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Saturday 18th December 2010 8:00 AM
Native Dishes: Chicken Souse, Sheep Tongue Souse, Stew Conch, Boil Fish & Stew Fish American Dishes: Omelets, Egg Platters, Pancake Platters, Sandwiches, Breakfast Burritos & New York Strip with Eggs Free Wi-Fi
The Bahamas Department of Meteorology has just issued a severe thunderstorm watch update; from 1:55 p.m. until 4:00pm Friday 25th, may 2012.
A severe thunderstorm watch is now in effect for Andros, New Providence, Berry Islands, South Abaco, Middle and Upper Exuma Cays, Eleuthera, Northern Cat Island and their adjacent waters.
At 1:50 p.m. radar and satellite data indicated lines and clusters of thunderstorms pushing east and northeastward from central Cuba and the Great Bahama Bank, across the tongue of the ocean toward the watched areas.
Some of these thunderstorms are heavy to occasionally severe at times causing strong gusty winds, dangerous lightning, heavy downpours, flooding in low-lying areas, and possible waterspout or tornadic activity.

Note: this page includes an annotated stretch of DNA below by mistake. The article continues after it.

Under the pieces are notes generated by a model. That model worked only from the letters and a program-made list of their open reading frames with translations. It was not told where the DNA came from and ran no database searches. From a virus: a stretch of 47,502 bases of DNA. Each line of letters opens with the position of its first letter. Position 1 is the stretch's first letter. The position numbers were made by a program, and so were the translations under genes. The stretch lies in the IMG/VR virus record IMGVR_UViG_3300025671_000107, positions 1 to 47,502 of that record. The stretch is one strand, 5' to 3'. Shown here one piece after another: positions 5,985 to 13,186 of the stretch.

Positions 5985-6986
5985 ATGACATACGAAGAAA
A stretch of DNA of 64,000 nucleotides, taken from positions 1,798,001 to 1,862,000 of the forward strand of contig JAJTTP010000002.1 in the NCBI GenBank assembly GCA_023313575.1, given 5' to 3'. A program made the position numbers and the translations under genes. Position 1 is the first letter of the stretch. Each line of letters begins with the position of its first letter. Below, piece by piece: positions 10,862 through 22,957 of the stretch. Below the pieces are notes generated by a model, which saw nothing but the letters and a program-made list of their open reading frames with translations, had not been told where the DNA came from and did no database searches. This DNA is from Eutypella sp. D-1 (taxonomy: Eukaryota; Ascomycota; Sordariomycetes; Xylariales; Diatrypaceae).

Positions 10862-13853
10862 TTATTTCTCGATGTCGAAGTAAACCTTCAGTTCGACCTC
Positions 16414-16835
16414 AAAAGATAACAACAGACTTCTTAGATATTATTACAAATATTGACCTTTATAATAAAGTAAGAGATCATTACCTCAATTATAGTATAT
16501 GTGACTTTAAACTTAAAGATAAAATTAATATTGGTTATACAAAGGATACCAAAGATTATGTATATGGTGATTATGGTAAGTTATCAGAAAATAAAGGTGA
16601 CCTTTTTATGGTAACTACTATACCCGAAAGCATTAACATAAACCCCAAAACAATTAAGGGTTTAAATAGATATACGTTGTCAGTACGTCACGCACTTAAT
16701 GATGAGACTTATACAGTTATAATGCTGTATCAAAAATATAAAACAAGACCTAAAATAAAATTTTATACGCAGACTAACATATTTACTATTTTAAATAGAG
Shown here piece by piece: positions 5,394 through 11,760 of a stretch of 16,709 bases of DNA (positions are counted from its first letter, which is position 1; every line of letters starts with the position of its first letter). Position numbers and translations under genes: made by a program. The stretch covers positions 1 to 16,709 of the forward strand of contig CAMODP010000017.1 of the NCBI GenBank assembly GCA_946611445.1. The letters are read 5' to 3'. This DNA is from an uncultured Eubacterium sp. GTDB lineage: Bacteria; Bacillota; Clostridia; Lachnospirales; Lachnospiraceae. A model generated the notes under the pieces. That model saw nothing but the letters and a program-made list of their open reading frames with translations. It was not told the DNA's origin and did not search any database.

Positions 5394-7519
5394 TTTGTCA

Boaters in the warning areas should seek safe harbour and residents in the warning areas should stay indoors and away from windows until conditions improve.
All boaters in the watched areas should remain alert and residents in the watched areas should try to remain in doors.
But seek ye first the kingdom of God, and His righteousness; and all these things shall be added unto you. -- St. Matthew 6:33.
Our lesson text today is a very familiar verse of scripture that can be quoted by many. While being able to roll it off the tongue, how many have taken it to be the benchmark of success? How many have used it as the basic tenet of faith in training up their children in the way they should go? As a matter of fact, how many really believe this to be the truth, the whole truth and nothing but the truth?
The violent happenings in our land, especially among the youth is a loud call of national distress. No amount of foreign investment can offset the tragic loss of male life. When the quality of life is diminished among young men, the hope of the future is bleak.